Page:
Whether on land, in the air, or in the water, plants and animals large and small are struggling. In the tropical sub-regions of the Americas, for example, wildlife populations have plummeted by 94% since 1970.
Overall, more than 1 million species of animals and plants face extinction, experts say. It’s a serious situation, but there is hope in the form of people striving to boost biodiversity through rewilding and conservation efforts. Here are some success stories, which could point the way to further positive outcomes in the future.
Gibbons in China
Off the southern coast of mainland China lies the island of Hainan. It’s home to the Hainan gibbon, which although endemic to the island is in a perilous state. Only around 30 of these primates remain, all residing within the Hainan Bawangling National Nature Reserve. Following loss of habitat caused by a 2014 typhoon, conservationists have constructed rope crossings to join separate parts of the forest together for the gibbons.
As such, being able to travel via the forest canopy from one area to another – in search of food, water and shelter – is vital. The Hainan rope crossings helped bridge gaps created by storm damage.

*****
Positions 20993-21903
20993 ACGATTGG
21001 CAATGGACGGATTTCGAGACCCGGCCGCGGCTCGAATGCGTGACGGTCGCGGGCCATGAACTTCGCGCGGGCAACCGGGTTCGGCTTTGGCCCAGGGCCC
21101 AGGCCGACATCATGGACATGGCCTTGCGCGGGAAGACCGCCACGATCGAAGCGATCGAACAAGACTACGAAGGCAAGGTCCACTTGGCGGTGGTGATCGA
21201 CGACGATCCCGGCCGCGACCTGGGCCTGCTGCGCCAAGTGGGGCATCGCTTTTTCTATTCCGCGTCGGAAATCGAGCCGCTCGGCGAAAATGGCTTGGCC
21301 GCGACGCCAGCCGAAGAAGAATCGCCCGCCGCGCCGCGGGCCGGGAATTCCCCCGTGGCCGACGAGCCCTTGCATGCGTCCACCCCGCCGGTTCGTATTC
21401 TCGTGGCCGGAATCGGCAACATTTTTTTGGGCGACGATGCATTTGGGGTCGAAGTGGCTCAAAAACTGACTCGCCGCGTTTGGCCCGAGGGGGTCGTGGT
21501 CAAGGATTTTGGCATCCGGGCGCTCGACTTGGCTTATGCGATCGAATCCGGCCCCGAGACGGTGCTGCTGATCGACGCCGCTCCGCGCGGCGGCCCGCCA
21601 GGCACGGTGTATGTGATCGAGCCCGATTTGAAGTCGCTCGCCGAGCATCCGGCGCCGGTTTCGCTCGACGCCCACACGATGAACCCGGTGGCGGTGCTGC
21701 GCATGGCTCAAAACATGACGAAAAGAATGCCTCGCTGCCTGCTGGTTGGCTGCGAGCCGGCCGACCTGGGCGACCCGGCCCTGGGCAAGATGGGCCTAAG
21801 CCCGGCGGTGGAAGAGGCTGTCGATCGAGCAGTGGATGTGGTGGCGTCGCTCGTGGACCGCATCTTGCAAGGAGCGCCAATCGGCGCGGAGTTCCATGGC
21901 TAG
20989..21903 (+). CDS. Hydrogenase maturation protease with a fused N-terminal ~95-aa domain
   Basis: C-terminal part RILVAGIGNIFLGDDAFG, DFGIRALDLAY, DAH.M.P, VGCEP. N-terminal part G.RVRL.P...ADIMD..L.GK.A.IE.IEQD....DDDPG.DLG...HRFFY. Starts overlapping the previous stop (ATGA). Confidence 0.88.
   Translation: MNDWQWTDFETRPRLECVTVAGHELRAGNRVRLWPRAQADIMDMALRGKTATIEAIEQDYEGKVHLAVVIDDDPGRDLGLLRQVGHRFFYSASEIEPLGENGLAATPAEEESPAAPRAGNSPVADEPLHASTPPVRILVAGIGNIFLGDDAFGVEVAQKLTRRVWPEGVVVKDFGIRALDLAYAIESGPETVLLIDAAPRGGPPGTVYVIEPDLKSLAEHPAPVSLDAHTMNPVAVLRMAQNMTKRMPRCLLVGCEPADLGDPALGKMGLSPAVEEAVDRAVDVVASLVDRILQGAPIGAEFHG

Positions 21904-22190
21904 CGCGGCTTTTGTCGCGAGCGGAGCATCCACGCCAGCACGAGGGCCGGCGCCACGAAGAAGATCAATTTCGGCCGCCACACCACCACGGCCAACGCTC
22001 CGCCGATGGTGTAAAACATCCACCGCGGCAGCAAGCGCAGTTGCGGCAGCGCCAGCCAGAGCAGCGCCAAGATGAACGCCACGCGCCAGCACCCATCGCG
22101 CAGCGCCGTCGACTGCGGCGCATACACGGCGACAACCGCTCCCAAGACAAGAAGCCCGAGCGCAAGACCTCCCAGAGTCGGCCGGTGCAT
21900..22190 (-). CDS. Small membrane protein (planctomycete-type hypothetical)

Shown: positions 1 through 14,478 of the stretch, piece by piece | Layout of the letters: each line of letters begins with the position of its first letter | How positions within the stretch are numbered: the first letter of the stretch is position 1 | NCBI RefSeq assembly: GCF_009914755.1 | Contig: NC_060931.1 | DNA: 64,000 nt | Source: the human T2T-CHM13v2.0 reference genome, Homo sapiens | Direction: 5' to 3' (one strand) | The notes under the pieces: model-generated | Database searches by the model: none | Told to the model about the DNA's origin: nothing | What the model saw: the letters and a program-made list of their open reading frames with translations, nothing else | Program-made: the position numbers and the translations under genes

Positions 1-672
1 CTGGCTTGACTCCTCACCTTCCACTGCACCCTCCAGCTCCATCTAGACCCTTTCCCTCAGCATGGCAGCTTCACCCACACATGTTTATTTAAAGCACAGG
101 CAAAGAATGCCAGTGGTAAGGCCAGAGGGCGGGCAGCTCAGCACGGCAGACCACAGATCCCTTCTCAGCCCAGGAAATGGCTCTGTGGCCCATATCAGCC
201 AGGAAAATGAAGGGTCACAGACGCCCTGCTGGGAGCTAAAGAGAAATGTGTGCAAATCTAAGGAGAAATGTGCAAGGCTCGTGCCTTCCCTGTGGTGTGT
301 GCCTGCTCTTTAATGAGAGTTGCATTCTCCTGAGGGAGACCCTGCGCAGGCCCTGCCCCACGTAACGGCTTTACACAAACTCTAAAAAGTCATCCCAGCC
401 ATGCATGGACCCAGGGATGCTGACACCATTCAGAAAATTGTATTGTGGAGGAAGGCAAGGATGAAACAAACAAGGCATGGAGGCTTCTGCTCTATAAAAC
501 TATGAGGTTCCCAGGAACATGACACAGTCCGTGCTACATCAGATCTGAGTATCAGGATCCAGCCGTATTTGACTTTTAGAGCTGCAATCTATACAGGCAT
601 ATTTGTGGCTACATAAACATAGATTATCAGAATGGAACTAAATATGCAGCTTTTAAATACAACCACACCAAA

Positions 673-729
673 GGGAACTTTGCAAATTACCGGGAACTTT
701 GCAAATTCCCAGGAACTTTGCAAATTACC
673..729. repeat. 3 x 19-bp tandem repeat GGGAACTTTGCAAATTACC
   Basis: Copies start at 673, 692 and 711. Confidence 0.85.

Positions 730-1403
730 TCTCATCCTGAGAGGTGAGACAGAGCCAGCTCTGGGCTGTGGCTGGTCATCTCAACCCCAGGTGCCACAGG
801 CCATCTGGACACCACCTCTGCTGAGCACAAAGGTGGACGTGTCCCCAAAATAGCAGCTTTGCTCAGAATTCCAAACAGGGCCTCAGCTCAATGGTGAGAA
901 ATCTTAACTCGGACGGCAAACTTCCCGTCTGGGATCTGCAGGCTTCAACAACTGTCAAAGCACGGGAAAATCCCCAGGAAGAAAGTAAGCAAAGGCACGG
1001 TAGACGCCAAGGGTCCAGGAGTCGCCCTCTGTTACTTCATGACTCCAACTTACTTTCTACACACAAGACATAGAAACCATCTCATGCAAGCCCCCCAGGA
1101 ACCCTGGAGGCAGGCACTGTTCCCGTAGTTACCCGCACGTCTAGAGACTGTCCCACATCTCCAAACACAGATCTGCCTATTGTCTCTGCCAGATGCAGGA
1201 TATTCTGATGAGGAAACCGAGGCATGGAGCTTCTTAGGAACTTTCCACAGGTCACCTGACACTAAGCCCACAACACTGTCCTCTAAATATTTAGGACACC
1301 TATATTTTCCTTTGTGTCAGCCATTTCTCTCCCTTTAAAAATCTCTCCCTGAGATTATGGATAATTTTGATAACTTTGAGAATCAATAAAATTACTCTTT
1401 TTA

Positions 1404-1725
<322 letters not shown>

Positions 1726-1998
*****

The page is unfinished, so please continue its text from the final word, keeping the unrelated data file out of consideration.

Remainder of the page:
The Tasmanian Devil
The Tasmanian Devil was wiped out in mainland Australia around 3,000 years ago, mostly as a result of being outcompeted by other carnivores, such as the dingo. Confined to the island of Tasmania – hence the name – these small marsupials then suffered a 90% population collapse in the wake of disease.
Now, a charity called Aussie Ark has started to rewild parts of Australia with Tasmanian Devils. Weighing up to 8kg, the Tasmanian Devil is about the size of a small dog. Yet it is an apex predator, not to mention the world’s largest carnivorous marsupial.
South American jaguars
The jaguar is the world’s third-largest cat and South America’s largest predator. Like other big cats, it has come close to extinction. Hunting and habitat loss came close to seeing them disappear completely from parts of the continent – in Argentina today, there are only around 200 left.
The United Nations Environment Programme and the Global Rewilding Alliance are reintroducing this magnificent creature to one of its former natural habitats in the northeast of the country: the Iberá wetlands.
In January 2021, a female adult jaguar and her two (captive-born) cubs were released there as part of a rewilding programme that will eventually return 20 jaguars to the area.
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